With the challenging times for nearly everybody, uncertainty for immigrants is easily at its highest.  This brief guidance is not intended as exhaustive legal advice; rather, it is a starting point for a few “what if” situations you or your sponsored workers may encounter.  Please remember that specific factual situations require case-by-case analysis to ensure proper course of action and use these pointers to identify needs for consultations with immigration legal counsel.

No Receipt Notice:

With the pandemic and weather-related filing backlogs, USCIS has been experiencing significant delays with receipt notices issuance for multiple nonimmigrant and permanent immigration proceedings.  In some cases, these delays have been 2 to 3 months and, on occasion, even longer. The first “line of defense” is to check on the status of filing fee checks submitted to the government since receipt notices follow the filing fees deposit to the government’s account.  If the checks have been cashed, the best strategy is to patiently await the receipts; if not, consult your immigration attorney for the next steps.  An inquiry with the government is possible, but may take an extended period of time for a response. Additionally, keeping in mind that Receipt Notices are being delayed, immigration filings should be filed with the government as early as possible, especially in “extension” or “renewal” cases where the Receipt Notice often provides a safeguard for validity of the current immigration status.

No Biometrics Appointment Scheduled or Rescheduled:

Not only are government appointments (notices to appear for fingerprinting and interviews) delayed these days, they also often do not happen due to either Covid-related or natural disaster reasons (e.g., severe inclement weather). If neither you nor your counsel have received an appointment notice and your case is within the government’s normal processing times (note: consult your counsel as to what constitutes “normal processing times” for your specific case), no follow up is necessary or helpful. Note: be sure that you keep the USCIS apprised of your address by completing Form AR-11 after every change in address, so that notices may be timely delivered to you.  If your case is, indeed, delayed, a service request with USCIS may be helpful, but be prepared to wait 60 to 90 days for the government’s response.

If an appointment had been scheduled, but you have subsequently received a cancellation notice from USCIS, you need to wait for the government to initiate a reschedule.  If you have received an appointment notice, but cannot attend, be sure to submit a reschedule request in writing before the appointment date and be sure to mail your request to the government through traceable means.  You would also want to retain a copy of your correspondence along with proof of delivery.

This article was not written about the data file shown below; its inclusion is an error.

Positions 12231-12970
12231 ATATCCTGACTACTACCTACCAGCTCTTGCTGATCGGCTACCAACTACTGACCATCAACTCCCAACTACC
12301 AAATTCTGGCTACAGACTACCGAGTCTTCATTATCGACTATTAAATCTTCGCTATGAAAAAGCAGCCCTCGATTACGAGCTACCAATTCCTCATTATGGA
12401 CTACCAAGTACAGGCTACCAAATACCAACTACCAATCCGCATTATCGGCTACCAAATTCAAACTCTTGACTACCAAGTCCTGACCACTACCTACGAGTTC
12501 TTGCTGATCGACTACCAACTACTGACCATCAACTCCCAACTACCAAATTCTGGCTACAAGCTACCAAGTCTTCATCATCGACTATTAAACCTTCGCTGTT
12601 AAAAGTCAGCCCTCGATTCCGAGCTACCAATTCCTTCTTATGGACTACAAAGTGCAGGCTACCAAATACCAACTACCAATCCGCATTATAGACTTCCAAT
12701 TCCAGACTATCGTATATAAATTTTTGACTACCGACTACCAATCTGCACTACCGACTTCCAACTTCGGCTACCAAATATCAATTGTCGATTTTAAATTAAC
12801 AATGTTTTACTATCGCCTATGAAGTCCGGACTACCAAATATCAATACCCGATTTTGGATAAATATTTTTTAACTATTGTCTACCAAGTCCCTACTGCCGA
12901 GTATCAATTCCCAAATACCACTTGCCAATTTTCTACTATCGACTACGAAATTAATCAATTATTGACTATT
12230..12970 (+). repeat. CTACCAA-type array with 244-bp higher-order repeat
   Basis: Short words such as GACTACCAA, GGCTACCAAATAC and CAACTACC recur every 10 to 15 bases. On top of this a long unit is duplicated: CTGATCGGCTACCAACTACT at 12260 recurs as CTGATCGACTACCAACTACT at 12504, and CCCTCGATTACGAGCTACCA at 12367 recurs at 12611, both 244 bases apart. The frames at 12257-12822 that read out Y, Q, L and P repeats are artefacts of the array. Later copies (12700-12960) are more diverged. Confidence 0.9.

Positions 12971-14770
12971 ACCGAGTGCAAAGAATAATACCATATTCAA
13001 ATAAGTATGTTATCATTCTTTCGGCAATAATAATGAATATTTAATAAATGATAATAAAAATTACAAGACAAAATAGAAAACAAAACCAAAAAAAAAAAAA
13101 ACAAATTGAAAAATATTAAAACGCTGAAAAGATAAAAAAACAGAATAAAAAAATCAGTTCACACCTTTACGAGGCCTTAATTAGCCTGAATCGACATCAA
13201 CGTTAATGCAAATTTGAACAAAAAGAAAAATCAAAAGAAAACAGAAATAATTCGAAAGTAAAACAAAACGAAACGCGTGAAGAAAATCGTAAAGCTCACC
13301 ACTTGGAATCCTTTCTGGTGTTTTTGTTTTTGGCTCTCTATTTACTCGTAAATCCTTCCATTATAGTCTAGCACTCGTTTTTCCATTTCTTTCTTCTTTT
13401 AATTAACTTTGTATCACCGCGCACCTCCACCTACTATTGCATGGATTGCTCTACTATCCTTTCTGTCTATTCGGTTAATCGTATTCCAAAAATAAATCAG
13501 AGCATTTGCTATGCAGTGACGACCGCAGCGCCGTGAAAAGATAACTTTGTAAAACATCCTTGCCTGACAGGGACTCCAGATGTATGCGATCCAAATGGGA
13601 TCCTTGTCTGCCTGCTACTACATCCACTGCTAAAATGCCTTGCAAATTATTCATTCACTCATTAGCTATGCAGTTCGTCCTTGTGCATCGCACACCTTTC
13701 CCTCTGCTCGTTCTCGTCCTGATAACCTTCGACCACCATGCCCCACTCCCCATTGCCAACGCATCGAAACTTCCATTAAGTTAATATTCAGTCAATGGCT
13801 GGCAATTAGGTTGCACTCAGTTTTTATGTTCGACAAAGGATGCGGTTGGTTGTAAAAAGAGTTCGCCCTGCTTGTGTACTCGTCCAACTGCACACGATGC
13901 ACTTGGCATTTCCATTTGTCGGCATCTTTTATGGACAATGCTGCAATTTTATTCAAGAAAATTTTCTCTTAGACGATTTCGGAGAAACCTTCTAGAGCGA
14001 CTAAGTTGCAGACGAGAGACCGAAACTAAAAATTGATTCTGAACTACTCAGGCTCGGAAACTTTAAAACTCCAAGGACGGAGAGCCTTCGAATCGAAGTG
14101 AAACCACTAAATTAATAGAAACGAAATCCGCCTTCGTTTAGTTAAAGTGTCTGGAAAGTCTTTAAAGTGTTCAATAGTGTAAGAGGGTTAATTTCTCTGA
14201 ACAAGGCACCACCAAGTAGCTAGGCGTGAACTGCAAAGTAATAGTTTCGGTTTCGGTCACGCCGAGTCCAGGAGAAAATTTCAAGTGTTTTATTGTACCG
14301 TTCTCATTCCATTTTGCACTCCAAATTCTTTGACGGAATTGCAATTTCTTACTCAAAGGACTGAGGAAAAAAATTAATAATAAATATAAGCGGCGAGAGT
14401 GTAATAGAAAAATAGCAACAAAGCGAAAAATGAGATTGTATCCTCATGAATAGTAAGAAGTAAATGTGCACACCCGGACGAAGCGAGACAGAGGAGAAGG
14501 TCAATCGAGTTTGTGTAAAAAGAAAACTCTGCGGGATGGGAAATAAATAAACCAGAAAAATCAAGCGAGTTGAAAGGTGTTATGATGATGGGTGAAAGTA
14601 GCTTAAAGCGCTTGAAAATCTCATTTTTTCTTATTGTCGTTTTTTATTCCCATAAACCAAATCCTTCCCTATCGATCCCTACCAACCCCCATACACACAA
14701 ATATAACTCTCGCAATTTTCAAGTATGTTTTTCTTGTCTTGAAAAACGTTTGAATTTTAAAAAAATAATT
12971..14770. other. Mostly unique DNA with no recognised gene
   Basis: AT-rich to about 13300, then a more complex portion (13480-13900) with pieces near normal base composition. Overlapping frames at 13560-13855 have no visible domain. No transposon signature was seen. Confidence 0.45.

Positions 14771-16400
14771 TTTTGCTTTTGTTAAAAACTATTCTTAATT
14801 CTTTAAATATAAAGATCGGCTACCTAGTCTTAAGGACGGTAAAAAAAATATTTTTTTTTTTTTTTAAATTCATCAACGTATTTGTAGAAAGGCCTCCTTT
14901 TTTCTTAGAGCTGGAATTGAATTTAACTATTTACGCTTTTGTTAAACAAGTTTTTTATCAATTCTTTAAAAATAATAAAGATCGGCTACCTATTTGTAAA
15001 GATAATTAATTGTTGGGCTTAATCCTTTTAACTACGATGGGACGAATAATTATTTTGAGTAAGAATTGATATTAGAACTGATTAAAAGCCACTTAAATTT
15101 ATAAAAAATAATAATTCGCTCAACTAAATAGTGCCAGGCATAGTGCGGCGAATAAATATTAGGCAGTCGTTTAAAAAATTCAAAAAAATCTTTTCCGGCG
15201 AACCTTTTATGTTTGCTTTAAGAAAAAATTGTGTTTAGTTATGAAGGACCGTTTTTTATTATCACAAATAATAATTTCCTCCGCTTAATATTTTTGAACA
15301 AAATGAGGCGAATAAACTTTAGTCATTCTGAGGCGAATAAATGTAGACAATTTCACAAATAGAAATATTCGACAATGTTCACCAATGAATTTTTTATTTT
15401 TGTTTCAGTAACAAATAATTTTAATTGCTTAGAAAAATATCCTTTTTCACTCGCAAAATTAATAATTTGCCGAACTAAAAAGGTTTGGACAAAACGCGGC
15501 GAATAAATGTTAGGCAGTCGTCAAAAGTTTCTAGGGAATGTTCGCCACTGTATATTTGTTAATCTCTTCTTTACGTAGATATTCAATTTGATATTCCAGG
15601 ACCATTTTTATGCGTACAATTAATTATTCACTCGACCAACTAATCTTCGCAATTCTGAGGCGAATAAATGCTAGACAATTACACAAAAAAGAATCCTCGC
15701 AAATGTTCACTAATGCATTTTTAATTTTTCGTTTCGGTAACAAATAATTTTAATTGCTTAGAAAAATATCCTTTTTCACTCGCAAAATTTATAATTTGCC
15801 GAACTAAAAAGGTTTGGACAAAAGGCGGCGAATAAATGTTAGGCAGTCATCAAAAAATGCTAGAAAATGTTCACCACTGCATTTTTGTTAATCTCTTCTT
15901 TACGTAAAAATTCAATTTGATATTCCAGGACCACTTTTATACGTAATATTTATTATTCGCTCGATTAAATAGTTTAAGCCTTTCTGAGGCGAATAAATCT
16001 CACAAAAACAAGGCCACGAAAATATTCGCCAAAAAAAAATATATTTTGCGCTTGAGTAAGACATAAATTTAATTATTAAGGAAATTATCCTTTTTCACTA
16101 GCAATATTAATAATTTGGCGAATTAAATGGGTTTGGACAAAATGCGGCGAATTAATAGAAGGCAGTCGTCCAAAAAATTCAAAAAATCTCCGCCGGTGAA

Missed Appointment:

If you had missed an appointment because you could not get to it due to sickness or inclement weather and had not notified USCIS in advance, you need to get in touch with the government as soon as possible, without waiting to hear from their offices.  Again, be sure to retain copies of your mailings and proof of delivery as you will need this documentation if USCIS subsequently sends a notice of intent to deny your case and you have to prove your efforts to get in touch with their offices, even if belatedly.

If an appointment for biometrics is missed due to reasons outside of your control (e.g., USCIS office closure due to inclement weather), you may want to try going to the USCIS Center where you were scheduled as soon as possible, explaining the reasons for the missed appointment, and asking whether they would be amenable to completing your appointment at that time. This is completely within the specific USCIS office’s discretion, but if successful, may save you the trouble of needing to wait for the rescheduled appointment which may be scheduled for several months later. Even if successful in completing the appointment after the missed date, you should still contact USCIS as soon as possible to explain that the appointment was completed at a later date than the originally scheduled appointment.

Change of Circumstances and Plans:

COVID-19 has changed all of our lives and many immigrants are reconsidering their professional and immigration plans. What happens if you no longer wish to pursue an immigration proceeding that’s in progress or has been approved? Importantly, while it may currently feel that the change of plans is permanent, it is always best to have options. In the immigration world, this means timely notifying your legal counsel and the government regarding changes in your plans and intentions.  For example, if you have immigration proceedings pending, but had left the U.S. in the meantime due to loss of job or for personal reasons, we recommend notifying USCIS through either withdrawal of the pending proceedings, request to reschedule an interview or another appointment, or requesting a continuance of proceedings (if and when applicable) rather than becoming a “no show.”  To remind, keeping copies of any correspondence with the government is critically important for the future if you ever have to make an argument concerning your good faith and intentions in the immigration process.